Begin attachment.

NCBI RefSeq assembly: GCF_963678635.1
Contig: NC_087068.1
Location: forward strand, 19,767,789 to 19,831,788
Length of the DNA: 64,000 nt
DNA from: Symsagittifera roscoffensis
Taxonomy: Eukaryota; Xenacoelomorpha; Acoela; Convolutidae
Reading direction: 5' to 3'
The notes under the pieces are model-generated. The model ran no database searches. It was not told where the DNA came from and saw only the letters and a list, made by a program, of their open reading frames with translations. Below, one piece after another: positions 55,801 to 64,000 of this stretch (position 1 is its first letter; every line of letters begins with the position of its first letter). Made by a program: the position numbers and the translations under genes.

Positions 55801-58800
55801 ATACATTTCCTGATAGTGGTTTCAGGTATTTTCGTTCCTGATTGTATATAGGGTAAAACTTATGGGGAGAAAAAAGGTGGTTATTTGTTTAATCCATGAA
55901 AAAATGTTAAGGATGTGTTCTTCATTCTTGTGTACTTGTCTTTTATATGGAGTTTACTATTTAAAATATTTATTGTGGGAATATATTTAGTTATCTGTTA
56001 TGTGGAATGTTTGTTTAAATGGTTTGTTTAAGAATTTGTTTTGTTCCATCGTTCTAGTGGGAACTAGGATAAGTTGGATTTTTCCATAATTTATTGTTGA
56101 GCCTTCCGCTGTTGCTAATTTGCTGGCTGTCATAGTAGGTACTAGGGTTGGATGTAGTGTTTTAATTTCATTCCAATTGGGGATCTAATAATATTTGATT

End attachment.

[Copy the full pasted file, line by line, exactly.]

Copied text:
NCBI RefSeq assembly: GCF_963678635.1
Contig: NC_087068.1
Location: forward strand, 19,767,789 to 19,831,788
Length of the DNA: 64,000 nt
DNA from: Symsagittifera roscoffensis
Taxonomy: Eukaryota; Xenacoelomorpha; Acoela; Convolutidae
Reading direction: 5' to 3'
The notes under the pieces are model-generated. The model ran no database searches. It was not told where the DNA came from and saw only the letters and a list, made by a program, of their open reading frames with translations. Below, one piece after another: positions 55,801 to 64,000 of this stretch (position 1 is its first letter; every line of letters begins with the position of its first letter). Made by a program: the position numbers and the translations under genes.

Positions 55801-58800
55801 ATACATTTCCTGATAGTGGTTTCAGGTATTTTCGTTCCTGATTGTATATAGGGTAAAACTTATGGGGAGAAAAAAGGTGGTTATTTGTTTAATCCATGAA
55901 AAAATGTTAAGGATGTGTTCTTCATTCTTGTGTACTTGTCTTTTATATGGAGTTTACTATTTAAAATATTTATTGTGGGAATATATTTAGTTATCTGTTA
56001 TGTGGAATGTTTGTTTAAATGGTTTGTTTAAGAATTTGTTTTGTTCCATCGTTCTAGTGGGAACTAGGATAAGTTGGATTTTTCCATAATTTATTGTTGA
56101 GCCTTCCGCTGTTGCTAATTTGCTGGCTGTCATAGTAGGTACTAGGGTTGGATGTAGTGTTTTAATTTCATTCCAATTGGGGATCTAATAATATTTGATT